Cherokee Capital and was very wealthy. It was here that Rev. Jeremiah Harrison
moved and preached. Rev. Jeremiah's daughter Lydia married Rev. Joab Humphries,
apparently of this area. I also learn later on in this issue that some Humphries
are Cherokee)... Wat Adair, the Chief Justice of the Cherokee Nation is the son
of a white man by the name of Edward Adair and his mother was a half breed. His
father lived Pendleton Dist. SC. As soon as Wat could be removed from his
mother, he was reared in his father's home as a white, was educated in the
finest schools in SC and inherited his father's whole and considerable estate,
though he squandered it in a few years. Wat was the Sheriff of Pendleton
District and so very popular that he could have received any office the District
was able to give. But he took a reserve in Hall County, GA under the last
Cherokee Treaty and lived there until 1824 when it was sold to the US
Government. Since then he has lived among the Cherokees and married a neice of
John Martin. (This was Red Wat Adair - with red hair as I understand)... Black
Wat Adair is the son of a white man named John Adair who was a brother of Edward
Adair. His mother was a half breed and he too grew up in Pendleton Distict SC.
He married into a very respecable family; Thompson and moved to this county (The
County that Clarksville,, GA is in). He too had a reserve in this county and it
too was sold in 1824. The Thompsons are whites living in the Cherokee Nation and
they are the brothers of black Wat's wife. Thompsons also married Martins and
the neices of Martins. A son of Black Wats also married a daughter of Martin...
none of these people have any Indian appearance.
p 421. Another letter to Gov. Gilmer from Benjamin Cleveland from Clarksville,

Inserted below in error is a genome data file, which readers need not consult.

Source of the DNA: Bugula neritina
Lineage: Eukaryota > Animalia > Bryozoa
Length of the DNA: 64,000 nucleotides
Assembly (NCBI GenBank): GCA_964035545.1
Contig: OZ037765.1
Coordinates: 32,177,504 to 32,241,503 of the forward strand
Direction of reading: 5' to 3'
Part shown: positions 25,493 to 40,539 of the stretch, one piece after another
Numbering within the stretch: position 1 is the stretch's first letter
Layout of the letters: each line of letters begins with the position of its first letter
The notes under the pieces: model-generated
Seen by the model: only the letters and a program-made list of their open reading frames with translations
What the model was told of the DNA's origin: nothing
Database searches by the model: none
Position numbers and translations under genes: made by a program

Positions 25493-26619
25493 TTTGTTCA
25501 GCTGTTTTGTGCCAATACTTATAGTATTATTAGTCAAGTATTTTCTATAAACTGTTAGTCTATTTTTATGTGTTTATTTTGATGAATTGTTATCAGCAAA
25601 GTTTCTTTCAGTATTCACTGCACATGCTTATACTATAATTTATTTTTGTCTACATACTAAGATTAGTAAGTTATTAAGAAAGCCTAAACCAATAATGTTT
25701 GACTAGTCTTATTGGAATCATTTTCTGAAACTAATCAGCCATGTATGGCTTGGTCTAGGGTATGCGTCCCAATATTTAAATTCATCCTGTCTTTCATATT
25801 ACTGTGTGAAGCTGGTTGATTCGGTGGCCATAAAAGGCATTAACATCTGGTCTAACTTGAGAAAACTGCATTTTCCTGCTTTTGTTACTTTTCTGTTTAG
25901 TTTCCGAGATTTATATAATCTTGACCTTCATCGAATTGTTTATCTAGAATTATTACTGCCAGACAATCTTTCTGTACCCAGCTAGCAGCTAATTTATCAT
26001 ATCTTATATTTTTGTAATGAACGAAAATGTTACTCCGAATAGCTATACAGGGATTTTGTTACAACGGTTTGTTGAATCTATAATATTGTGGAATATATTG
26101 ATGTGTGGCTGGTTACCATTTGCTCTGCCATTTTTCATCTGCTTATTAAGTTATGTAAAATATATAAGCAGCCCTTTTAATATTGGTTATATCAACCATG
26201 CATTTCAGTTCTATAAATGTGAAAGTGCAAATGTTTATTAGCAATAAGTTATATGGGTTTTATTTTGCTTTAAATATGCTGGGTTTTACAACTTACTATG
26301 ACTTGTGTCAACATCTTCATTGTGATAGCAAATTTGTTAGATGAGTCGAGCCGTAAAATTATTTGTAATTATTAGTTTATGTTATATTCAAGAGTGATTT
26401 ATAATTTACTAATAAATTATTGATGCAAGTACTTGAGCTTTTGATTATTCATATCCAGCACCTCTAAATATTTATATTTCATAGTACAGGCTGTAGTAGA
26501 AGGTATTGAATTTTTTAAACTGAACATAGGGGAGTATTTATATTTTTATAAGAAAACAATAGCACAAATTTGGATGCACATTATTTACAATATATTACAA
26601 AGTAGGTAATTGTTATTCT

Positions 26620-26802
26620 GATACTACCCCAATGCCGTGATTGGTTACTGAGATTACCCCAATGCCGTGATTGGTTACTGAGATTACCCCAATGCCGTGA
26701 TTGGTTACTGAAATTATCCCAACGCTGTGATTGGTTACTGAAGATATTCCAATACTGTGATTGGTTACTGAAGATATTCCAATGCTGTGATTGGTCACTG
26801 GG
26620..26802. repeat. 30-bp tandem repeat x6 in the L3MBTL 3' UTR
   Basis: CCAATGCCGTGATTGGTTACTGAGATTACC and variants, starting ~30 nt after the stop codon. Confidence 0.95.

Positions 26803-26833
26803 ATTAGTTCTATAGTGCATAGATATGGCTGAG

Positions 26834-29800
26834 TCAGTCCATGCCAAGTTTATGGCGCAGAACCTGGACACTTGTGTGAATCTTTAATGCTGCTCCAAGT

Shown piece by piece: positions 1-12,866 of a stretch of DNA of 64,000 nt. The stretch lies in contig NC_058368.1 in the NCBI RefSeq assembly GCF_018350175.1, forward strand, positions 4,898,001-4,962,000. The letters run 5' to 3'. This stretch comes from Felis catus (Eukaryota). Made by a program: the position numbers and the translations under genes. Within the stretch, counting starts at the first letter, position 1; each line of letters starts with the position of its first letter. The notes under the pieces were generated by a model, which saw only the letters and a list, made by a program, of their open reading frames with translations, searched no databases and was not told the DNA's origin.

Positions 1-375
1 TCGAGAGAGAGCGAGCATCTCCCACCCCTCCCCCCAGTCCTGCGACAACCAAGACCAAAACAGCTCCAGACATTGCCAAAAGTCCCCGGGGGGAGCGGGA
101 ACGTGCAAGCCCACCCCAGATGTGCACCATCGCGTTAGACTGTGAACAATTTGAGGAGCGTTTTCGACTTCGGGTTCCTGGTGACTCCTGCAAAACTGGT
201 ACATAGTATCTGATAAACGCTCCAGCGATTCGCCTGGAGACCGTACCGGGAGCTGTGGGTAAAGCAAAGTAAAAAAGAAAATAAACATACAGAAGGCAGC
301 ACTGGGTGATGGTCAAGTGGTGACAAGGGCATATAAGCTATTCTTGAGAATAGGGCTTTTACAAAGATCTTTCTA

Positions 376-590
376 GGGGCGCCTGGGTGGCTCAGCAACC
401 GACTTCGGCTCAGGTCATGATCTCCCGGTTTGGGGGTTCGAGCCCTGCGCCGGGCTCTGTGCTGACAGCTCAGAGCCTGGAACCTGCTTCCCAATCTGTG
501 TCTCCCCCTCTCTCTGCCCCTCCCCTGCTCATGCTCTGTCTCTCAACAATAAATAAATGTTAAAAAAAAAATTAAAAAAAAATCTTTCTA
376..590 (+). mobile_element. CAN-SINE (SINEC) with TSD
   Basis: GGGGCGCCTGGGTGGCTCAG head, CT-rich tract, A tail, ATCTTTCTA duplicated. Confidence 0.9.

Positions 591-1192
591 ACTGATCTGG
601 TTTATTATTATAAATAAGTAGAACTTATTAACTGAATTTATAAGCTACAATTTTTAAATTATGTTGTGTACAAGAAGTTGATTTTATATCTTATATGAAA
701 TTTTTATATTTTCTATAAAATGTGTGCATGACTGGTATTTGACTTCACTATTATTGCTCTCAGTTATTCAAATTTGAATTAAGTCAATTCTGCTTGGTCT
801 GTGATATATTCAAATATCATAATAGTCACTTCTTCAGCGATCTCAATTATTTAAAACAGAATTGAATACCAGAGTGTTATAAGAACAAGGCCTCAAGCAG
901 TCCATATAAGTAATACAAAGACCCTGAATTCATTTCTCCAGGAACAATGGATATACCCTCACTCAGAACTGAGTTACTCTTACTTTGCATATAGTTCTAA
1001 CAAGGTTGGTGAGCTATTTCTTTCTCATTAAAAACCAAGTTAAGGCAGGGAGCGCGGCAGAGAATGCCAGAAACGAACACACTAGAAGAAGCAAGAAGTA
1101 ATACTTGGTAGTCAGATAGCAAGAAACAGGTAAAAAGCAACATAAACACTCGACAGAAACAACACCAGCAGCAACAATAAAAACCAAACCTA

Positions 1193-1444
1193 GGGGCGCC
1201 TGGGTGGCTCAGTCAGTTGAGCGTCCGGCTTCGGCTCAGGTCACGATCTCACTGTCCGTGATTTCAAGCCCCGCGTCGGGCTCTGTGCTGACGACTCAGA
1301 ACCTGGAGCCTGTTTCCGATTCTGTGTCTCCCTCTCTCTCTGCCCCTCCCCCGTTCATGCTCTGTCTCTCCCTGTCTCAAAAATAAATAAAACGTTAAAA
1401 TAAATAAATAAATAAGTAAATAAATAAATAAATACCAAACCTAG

GA 1831. It gives similar information about Martins and the Wats Adairs.
(Incidentally, these Adairs descend from the famous very early
Indian trader and writer James Adair who settled in Laurens County, SC and I
know a number of experts on Adairs who are similarly descended) ... The father
of John Martin was a native of Virginia and the brother of General Joseph
Martin. The writer has known John Martin since they were both age 10 and they
went to school together. He was raised mainly by a brother in law who was a very
decent white man. His father died before he was grown. Both of the Wats Adairs
and John Martin were US Citizens through the treaty of 1818. The Adairs were
p 421. A list of tenants under Doublehead's Claim at Muscle Shoals 1809. by
Return J. Meigs. There are 20 Lessees under Doublehead and under one of these
Lessees; Clark D. Hall, he has 18 sub - lessees. (Doublehead apparently had a
good thing going with bribes and such and numerous Cherokee Chiefs considered
him a traitor to the cause). No names that excite me on this list but one is
Doctor Daniel Potter whom Catherine Brown mentions as a preacher she heard at
Mr. G's. Ther are also a number of Butlers and Catherine mentions a Doctor
Butler. These are all white names. Meigs makes the comment: A number of people
have expended their all in building and making improvements on the land.
p 422. A list of White Men employed amongst the Cherokees... not very exciting..